This will assist the SAPO to revive its closed outlets, in particular, the ones that are based in rural areas and townships so that employment is also created. To facilitate this process, the SASSA Committee will revise its project plan in order to incorporate the project’s roll out.

As part of the insourcing element, SASSA will open paymaster general accounts to enable social grant transfers to be deposited directly to beneficiaries with their own private commercial banking accounts. This process will include black-owned smaller banks, as well as co-operative banks.

We are moving towards ensuring that everybody has proof of life.

The National Treasury has already approved the opening of these accounts and testing will be done by 01 December so that direct transfers can be made from January 2018.

There are approximately 2 million beneficiaries that have opted to utilise an external bank card as opposed to the SASSA card.

SASSA will also insource the management of Social Assistance Regulation 26 (A). This regulation provides for the deduction of funeral policies authorised by beneficiaries. The deduction is not supposed to be more than 10% of the social grant concerned.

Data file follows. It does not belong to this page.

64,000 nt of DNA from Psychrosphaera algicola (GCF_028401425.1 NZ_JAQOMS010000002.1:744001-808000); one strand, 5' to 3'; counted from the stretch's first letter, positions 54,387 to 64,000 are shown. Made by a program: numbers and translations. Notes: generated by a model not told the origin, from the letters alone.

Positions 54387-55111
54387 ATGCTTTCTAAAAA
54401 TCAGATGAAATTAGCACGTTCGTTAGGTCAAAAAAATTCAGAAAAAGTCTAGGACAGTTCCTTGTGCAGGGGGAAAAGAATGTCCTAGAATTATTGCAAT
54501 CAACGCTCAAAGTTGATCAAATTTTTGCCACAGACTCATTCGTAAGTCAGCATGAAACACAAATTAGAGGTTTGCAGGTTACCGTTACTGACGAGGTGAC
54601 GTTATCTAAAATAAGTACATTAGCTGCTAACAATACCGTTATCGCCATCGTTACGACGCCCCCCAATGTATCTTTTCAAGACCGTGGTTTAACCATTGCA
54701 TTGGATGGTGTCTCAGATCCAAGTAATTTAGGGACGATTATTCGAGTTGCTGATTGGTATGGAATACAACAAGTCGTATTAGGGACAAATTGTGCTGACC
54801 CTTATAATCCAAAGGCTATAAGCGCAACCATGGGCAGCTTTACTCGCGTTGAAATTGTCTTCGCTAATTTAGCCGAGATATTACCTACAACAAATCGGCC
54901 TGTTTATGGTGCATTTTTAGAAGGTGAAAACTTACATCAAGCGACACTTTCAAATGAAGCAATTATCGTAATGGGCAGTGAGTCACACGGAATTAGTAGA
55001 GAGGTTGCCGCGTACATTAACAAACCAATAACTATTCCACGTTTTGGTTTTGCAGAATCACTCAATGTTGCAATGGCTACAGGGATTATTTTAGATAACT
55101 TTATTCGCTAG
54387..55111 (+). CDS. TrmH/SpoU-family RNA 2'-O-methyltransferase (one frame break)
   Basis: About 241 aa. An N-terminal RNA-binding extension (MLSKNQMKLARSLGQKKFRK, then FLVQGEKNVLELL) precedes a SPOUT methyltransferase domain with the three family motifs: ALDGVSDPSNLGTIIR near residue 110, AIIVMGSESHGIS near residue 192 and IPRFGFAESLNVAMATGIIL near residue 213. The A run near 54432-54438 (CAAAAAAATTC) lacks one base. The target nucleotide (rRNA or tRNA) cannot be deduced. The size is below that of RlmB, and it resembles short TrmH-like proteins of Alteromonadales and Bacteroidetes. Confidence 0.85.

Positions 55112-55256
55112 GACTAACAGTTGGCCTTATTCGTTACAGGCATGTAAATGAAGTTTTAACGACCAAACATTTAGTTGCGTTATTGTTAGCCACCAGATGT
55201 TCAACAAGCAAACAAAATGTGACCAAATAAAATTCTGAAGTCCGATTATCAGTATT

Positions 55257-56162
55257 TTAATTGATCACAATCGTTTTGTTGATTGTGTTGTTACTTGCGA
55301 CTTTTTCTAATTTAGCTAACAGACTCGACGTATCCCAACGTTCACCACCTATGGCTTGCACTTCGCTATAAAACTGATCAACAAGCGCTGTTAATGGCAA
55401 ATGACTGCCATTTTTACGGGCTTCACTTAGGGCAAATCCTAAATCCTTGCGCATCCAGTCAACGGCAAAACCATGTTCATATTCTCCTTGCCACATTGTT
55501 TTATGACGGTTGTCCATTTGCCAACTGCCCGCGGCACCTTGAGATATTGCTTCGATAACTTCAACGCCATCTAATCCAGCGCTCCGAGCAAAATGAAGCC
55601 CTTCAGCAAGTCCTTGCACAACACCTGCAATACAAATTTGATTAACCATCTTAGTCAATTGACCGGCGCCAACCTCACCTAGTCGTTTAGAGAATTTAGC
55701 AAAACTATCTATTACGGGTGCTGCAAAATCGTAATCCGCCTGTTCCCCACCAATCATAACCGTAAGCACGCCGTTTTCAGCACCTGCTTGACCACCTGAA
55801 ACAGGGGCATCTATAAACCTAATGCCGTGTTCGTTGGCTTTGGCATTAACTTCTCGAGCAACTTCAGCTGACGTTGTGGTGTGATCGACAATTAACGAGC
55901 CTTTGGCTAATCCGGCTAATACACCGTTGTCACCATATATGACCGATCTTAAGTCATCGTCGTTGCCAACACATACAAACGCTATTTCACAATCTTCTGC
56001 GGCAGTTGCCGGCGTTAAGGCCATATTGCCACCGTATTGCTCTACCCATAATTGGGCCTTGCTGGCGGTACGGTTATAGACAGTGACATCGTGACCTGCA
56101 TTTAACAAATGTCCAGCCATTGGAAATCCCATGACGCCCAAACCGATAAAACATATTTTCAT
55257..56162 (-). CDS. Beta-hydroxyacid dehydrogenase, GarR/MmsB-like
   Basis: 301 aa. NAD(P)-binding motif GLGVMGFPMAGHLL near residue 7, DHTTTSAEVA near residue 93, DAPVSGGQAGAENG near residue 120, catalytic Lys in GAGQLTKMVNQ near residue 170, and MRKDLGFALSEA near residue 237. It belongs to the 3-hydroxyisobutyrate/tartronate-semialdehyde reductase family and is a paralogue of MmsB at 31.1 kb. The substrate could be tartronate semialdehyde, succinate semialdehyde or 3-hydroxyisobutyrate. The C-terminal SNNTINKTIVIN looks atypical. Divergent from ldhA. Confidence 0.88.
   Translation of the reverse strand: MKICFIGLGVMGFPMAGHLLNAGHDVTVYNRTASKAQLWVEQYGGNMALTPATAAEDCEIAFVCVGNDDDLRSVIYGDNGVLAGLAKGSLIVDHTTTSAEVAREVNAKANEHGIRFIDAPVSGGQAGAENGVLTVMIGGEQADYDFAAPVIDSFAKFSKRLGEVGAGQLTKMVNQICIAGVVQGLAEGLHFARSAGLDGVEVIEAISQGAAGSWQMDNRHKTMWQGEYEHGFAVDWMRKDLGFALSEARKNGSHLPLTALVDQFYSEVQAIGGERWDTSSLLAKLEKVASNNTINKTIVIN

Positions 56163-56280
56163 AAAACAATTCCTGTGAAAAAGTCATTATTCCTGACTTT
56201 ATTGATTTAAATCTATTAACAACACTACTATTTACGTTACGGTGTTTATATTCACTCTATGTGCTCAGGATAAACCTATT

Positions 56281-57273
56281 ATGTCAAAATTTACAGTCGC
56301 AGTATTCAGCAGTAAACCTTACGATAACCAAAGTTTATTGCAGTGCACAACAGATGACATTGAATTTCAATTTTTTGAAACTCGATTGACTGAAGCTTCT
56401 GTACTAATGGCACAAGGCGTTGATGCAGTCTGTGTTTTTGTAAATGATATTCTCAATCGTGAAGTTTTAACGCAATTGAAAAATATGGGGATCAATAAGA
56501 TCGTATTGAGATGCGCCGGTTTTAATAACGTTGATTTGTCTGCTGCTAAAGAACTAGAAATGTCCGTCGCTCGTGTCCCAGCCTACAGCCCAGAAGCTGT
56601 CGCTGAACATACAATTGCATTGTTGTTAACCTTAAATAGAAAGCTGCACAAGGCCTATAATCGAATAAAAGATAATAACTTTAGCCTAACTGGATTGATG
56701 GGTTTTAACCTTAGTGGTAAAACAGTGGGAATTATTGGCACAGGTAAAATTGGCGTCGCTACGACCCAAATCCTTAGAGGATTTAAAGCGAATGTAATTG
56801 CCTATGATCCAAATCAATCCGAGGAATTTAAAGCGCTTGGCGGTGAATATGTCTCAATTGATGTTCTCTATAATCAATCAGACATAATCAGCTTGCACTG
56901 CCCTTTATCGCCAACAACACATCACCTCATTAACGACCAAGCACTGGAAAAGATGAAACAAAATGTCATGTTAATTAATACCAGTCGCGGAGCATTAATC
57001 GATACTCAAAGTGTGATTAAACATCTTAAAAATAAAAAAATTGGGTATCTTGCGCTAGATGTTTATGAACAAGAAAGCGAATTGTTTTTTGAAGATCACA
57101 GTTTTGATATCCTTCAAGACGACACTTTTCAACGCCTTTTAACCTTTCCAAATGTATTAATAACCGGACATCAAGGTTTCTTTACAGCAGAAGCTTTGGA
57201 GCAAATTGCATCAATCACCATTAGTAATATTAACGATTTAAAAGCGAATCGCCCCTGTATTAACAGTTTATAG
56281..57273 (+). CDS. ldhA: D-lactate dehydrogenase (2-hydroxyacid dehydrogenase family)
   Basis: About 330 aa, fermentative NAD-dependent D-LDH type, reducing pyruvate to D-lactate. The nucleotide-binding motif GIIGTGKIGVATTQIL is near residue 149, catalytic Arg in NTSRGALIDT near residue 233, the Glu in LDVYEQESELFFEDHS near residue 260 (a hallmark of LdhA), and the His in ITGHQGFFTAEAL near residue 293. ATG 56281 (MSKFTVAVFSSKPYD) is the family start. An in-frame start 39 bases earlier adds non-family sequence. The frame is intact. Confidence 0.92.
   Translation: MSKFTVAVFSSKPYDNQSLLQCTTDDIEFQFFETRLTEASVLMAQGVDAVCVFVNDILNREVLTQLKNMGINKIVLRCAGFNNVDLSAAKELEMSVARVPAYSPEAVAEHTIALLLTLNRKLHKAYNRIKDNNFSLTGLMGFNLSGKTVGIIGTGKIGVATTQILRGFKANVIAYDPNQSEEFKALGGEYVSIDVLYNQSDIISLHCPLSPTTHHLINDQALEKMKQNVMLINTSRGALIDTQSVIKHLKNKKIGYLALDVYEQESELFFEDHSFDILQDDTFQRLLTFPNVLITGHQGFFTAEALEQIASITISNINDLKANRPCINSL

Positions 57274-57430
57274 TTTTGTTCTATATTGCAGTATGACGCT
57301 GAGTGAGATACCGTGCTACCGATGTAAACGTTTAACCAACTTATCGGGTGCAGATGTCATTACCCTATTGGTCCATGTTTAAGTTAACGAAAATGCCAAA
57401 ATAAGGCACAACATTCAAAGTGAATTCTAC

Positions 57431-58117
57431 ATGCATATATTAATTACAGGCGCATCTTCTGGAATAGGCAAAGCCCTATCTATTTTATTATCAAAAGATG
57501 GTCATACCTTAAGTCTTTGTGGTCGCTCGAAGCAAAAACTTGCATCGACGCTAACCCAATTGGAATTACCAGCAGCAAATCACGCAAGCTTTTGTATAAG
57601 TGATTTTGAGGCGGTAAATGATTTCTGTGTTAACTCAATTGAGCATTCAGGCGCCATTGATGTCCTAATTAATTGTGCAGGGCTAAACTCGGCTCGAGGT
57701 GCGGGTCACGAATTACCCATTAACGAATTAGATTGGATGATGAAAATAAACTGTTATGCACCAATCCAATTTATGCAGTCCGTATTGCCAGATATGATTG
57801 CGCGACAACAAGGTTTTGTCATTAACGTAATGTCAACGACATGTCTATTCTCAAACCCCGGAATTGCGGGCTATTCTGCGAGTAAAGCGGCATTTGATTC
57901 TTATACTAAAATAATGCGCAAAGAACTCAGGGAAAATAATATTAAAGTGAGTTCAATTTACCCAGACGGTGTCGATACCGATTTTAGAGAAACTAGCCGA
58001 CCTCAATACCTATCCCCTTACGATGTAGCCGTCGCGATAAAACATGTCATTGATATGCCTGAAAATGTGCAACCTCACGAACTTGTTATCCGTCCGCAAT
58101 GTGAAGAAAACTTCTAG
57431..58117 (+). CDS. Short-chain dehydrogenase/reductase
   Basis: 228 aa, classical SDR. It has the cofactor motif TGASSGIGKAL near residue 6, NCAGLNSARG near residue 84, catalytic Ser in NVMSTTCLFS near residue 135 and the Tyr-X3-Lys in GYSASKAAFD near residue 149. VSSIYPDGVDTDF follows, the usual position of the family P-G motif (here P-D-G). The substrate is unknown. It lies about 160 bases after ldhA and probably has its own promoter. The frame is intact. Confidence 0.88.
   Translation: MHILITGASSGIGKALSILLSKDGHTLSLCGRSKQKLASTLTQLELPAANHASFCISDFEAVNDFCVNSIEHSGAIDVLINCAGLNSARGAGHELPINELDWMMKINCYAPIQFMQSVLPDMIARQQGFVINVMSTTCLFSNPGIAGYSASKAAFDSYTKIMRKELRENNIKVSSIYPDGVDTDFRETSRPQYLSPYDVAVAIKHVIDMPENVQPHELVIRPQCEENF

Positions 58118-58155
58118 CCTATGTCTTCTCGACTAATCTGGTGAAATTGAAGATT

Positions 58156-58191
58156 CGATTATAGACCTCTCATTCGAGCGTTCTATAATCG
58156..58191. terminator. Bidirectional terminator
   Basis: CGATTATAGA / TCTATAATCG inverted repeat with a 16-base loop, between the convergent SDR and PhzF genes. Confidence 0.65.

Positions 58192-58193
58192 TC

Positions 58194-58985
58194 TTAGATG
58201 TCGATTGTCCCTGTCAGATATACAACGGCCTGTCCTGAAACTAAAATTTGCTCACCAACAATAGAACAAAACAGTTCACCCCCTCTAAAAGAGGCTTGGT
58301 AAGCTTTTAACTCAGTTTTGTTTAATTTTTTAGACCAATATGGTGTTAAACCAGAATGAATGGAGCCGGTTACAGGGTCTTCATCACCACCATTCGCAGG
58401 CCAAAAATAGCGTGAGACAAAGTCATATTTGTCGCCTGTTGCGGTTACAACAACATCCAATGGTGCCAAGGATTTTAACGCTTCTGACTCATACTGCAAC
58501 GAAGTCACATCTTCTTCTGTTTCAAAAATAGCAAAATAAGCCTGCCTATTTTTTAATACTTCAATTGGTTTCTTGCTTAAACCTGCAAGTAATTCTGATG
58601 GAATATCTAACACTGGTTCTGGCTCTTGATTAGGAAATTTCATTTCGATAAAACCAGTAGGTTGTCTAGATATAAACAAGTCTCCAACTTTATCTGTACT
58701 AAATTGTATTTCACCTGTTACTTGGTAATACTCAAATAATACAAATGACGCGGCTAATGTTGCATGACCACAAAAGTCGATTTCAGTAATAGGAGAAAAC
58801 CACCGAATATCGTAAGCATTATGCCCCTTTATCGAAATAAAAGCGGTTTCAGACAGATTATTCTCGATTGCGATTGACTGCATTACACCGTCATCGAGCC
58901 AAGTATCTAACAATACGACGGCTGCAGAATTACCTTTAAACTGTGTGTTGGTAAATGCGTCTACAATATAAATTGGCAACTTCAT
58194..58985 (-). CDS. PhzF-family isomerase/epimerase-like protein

SASSA is already taking over this function by capturing mandates from beneficiaries on its social pension system.

The migration of data is in the process of being insourced and an interim database has been created to enable SASSA to perform comparison reports on the completeness of beneficiary enrolment data.

SASSA will initiate another procurement process starting on 03 November 2017 in order to secure the three services which SAPO is not capable of providing. This procurement process will be concluded on the last week of February 2018 and an award will be announced. As part of business continuity, SASSA also facilitated the extension of its current payment card lifespan.

These cards were supposed to expire in December 2017 and beneficiaries are being informed of these developments through a nationwide communication campaign using multiple communication platforms which include face to face meetings. I wish to stress that no card will expire come December 31.

I would like to thank the Acting CEO of SASSA and her team for working hard to ensure that we find the best solution for the payment of social grants which will be beneficiary centred, eliminate fraud and corruption in the system and promote dignity for the poor of this country.

Thank you

Source: Department of Social Development